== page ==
These are the most common changes made by Ridgely’s Delight residents. I you are replacing windows, doors, or other typically wooden features, they must be of painted solid-wood construction. Synthetic materials like vinyl, plastic, and aluminum are prohibited.


photo of windowWindows: New windows must be made of painted wood, and must have at least as many separate panes as the originals. The panes must be separated by real structural mullions (the wood that divides the panes), not snap-in grilles or plastic interior dividers. Thermal glass is fine. Appropriate painted-wood thermal windows are available from better manufacturers like Marvin and Pella. Aluminum-clad windows are prohibited.


Doors: New doors must be of solid, painted wood, usually with six panels and no window, unless your building was once commercial or was built after 1870. Overhead transoms provide ample light, and a discreet peep-hole can give a secure view outside. Doors should be painted, not varnished or stained.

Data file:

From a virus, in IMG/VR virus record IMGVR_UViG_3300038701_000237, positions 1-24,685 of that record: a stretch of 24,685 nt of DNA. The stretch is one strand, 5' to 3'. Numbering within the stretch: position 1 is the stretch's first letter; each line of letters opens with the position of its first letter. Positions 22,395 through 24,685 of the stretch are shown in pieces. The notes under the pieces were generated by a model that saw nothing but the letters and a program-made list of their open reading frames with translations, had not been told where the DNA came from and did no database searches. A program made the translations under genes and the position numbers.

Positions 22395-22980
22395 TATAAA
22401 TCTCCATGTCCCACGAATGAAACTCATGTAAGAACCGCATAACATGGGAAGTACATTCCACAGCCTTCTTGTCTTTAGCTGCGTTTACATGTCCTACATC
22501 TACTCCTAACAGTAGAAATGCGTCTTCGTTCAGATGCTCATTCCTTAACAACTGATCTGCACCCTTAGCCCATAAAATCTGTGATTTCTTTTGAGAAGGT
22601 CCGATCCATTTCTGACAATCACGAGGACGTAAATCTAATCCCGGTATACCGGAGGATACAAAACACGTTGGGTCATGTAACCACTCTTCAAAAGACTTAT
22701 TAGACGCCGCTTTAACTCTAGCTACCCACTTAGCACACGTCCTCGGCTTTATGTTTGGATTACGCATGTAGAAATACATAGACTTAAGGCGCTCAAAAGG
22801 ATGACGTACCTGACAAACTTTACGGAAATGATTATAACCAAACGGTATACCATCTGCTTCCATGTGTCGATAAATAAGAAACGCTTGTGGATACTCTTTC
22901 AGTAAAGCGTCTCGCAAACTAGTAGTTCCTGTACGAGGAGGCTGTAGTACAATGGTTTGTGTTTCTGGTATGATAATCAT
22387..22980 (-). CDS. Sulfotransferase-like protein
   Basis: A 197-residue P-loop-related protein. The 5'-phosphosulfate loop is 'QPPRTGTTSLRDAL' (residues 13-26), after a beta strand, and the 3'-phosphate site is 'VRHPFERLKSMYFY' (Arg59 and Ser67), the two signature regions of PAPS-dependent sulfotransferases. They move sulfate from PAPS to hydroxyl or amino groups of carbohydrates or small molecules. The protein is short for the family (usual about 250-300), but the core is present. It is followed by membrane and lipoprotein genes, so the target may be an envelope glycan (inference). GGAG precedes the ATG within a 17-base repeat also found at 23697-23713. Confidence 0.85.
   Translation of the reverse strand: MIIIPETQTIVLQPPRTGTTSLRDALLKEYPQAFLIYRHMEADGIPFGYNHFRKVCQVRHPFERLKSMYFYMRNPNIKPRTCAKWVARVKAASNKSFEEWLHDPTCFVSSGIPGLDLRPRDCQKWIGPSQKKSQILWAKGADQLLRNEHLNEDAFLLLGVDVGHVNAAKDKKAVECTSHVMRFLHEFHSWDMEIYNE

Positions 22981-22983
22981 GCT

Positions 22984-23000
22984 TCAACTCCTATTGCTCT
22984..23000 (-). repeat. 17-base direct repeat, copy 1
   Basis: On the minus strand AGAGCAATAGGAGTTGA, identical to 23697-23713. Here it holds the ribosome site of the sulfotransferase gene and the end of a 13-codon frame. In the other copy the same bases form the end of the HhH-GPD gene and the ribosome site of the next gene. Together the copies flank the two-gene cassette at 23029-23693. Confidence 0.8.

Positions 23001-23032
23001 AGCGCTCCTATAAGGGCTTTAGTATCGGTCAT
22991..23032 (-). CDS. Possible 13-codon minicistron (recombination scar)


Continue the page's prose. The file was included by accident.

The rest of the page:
Doors may not:

  • be metal-clad
  • be flat or industrial in appearance
  • have plastic components

If security is an issue, see the section on security gates below.


Back of the building: While the guidelines may sometimes be more flexible for parts of a structure that are hidden from view, CHAP’s rules cover a building's entire exterior. The rear and side view are often as important as the front, and sometimes more so. While public views are a priority, neighbors’ views are also important. If your proposal affects a neighbor’s view, you should get a letter of support from him or her for a CHAP hearing.